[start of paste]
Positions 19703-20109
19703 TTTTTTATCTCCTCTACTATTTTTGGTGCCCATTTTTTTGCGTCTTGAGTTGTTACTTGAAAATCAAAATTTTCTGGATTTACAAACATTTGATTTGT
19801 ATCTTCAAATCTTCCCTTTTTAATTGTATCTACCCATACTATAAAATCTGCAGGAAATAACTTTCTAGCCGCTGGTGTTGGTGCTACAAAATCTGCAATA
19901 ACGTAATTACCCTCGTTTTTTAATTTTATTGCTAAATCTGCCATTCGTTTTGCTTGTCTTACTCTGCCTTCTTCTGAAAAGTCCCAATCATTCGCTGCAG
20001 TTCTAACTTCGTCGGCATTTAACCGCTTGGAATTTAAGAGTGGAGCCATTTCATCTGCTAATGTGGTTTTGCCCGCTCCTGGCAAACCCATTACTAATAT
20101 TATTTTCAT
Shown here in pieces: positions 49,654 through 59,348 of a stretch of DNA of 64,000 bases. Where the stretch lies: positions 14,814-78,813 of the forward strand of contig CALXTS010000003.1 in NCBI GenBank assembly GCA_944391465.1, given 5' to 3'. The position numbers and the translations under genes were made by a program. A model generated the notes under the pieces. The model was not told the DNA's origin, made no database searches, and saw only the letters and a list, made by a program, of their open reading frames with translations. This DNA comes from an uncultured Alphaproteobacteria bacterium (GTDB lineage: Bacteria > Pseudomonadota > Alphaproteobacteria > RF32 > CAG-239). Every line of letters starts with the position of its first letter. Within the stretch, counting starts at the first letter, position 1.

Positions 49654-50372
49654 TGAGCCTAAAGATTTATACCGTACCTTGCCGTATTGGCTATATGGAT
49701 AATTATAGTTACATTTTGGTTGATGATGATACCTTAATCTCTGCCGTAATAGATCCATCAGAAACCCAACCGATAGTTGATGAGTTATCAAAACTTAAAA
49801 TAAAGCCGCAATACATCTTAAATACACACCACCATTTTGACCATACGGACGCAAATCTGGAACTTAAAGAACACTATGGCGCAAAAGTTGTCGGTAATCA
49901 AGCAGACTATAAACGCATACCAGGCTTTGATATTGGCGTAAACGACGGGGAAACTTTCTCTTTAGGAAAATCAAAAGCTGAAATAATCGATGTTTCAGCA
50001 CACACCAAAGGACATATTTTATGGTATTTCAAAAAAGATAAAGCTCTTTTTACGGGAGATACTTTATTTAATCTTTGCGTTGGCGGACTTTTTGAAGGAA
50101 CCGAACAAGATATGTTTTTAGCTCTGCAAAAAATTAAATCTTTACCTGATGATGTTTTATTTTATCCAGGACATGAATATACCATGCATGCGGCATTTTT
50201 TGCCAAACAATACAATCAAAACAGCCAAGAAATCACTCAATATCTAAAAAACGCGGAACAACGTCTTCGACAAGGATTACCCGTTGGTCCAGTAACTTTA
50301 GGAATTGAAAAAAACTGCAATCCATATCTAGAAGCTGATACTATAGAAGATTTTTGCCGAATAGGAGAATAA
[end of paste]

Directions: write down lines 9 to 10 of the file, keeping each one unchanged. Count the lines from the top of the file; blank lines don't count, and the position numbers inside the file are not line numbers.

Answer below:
49654 TGAGCCTAAAGATTTATACCGTACCTTGCCGTATTGGCTATATGGAT
49701 AATTATAGTTACATTTTGGTTGATGATGATACCTTAATCTCTGCCGTAATAGATCCATCAGAAACCCAACCGATAGTTGATGAGTTATCAAAACTTAAAA